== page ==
Stettler man says organ donation can change lives

Malcolm Fischer cites family example as pure compassion

By Malcolm Fischer Guest columnist

This fall, I had the honour of participating in the 2017 Kidney March in Alberta’s foothills west of Calgary. I say honour, because it was one, and I spent many months walking hundreds of kilometres in preparation (thanks to all who offered waves and honks of encouragement on area highways). As one quickly discovers, this is no “walk in the park”, this march through the foothills for three days, and long walks hereabouts do not really compare with the relatively grueling climbs and descents involved in the actual March. Four years ago September 18, my grand daughter Aidan received a kidney transplant from her Mom, my daughter, Shauna Marty. The family lives in Lethbridge and I shan’t belabor this letter with describing the heartaches and fears of having your beloved grand daughter on numerous critical medications and all-night dialysis for a year and a half as her parents are tested thoroughly for a positive match. Aidan, Shauna, sister Drue and Dad Darren handled this as heroically as can be, and Shauna and Darren have each marched in the Kidney March twice. This year, Grampa, yours truly, decided to join in. And, it’s only when a serious issue confronts you face to face that you come to realize just how serious it is. Kidney failure is the number one killer of Canadians, and 3,400 people are awaiting a transplant, thereby receiving their lives back (transplants last a decade and much longer if luck is on your side). Our society has so many worthy causes, but this one is called the silent killer for just that reason. It doesn’t get the headlines and the news specials, but it does take lives. By the thousands.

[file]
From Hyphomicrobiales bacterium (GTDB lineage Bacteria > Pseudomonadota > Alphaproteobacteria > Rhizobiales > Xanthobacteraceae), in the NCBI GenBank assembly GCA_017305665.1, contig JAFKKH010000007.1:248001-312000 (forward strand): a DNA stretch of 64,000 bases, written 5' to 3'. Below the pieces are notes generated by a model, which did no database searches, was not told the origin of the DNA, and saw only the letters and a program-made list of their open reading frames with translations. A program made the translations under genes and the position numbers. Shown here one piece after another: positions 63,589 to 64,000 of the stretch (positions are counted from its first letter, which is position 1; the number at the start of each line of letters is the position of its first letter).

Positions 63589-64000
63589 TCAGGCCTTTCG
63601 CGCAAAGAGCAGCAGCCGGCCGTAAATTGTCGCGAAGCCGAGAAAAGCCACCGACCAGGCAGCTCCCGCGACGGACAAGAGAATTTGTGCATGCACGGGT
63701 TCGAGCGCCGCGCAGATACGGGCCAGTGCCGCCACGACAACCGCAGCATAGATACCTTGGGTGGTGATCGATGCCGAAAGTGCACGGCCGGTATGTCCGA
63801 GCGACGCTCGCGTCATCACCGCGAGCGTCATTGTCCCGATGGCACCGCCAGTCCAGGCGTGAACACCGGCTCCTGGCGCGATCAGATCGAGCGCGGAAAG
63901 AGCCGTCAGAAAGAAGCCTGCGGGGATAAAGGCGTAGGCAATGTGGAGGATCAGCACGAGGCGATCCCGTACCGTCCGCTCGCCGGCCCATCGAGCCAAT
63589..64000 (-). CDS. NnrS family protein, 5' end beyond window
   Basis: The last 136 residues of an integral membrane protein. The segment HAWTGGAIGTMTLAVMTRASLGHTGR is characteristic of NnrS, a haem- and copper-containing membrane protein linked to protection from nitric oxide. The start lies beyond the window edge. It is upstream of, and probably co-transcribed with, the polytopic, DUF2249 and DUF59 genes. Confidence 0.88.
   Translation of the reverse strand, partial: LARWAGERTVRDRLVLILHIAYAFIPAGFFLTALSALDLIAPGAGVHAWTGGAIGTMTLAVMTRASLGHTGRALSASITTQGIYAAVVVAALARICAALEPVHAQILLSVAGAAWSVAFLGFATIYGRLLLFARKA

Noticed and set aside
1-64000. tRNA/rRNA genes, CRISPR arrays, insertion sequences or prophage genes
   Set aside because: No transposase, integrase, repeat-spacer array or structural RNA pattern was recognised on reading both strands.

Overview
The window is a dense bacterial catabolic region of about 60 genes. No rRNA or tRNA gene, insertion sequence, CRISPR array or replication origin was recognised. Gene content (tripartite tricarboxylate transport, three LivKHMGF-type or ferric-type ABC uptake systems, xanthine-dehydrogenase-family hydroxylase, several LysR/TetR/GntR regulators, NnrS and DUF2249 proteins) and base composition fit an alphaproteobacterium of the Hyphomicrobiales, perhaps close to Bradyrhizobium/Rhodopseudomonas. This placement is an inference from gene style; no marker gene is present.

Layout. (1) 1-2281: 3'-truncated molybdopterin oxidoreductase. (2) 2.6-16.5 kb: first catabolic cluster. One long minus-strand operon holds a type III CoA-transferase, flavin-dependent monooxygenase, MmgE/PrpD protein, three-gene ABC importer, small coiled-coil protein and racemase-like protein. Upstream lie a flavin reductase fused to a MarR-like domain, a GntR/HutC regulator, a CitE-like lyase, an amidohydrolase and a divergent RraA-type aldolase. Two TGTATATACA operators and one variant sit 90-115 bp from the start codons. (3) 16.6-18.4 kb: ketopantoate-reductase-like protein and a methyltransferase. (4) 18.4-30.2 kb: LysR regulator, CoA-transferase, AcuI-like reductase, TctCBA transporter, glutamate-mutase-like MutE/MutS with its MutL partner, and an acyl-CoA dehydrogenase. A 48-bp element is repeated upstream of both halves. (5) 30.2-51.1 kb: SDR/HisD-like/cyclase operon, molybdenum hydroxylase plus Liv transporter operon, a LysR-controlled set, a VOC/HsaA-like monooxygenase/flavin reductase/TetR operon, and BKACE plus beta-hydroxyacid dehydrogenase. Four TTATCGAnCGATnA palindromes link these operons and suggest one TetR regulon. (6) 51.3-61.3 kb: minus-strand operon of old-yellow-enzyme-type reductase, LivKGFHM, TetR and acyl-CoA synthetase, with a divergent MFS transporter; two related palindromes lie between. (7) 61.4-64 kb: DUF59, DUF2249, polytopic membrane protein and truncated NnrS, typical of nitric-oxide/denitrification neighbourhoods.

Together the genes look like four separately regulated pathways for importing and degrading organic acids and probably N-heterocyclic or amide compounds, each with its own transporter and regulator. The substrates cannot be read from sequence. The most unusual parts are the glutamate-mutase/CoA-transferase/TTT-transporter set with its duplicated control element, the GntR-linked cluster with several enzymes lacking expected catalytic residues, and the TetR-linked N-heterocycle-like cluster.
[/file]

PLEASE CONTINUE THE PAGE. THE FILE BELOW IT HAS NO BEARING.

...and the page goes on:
The Kidney Foundation believes that the fund-and-awareness-raising annual March should involve genuine financial and physical sacrifice reflective of the hardships suffered by those living with kidney disease. And it does that in spades. It is not for the lightly committed. One must raise a minimum of $2,200 and complete the March to get the tee shirt, so to speak. And I cherish my well-earned tee shirt! (I was supported in excess of $4,000 although I did little public campaigning for money.) Kidney research, treatment innovations, medications, and many other treatment and detection techniques have been greatly enhanced directly from Kidney March funds, this year totaling in excess of $770,000 raised by 208 marchers. I do want readers to know that funds donated are well used.

That said, the bigger message is be an organ donor. When you renew your driver’s license, fill in that form. If misfortune should befall you and you depart this world ahead of schedule, so to speak, your legacy could save up to eight other people with varying life-threatening maladies. Kidney disease is not going away – numbers increase every year. If you should meet your demise, you can leave a legacy much richer than mere money. Be an organ donor. Save lives!

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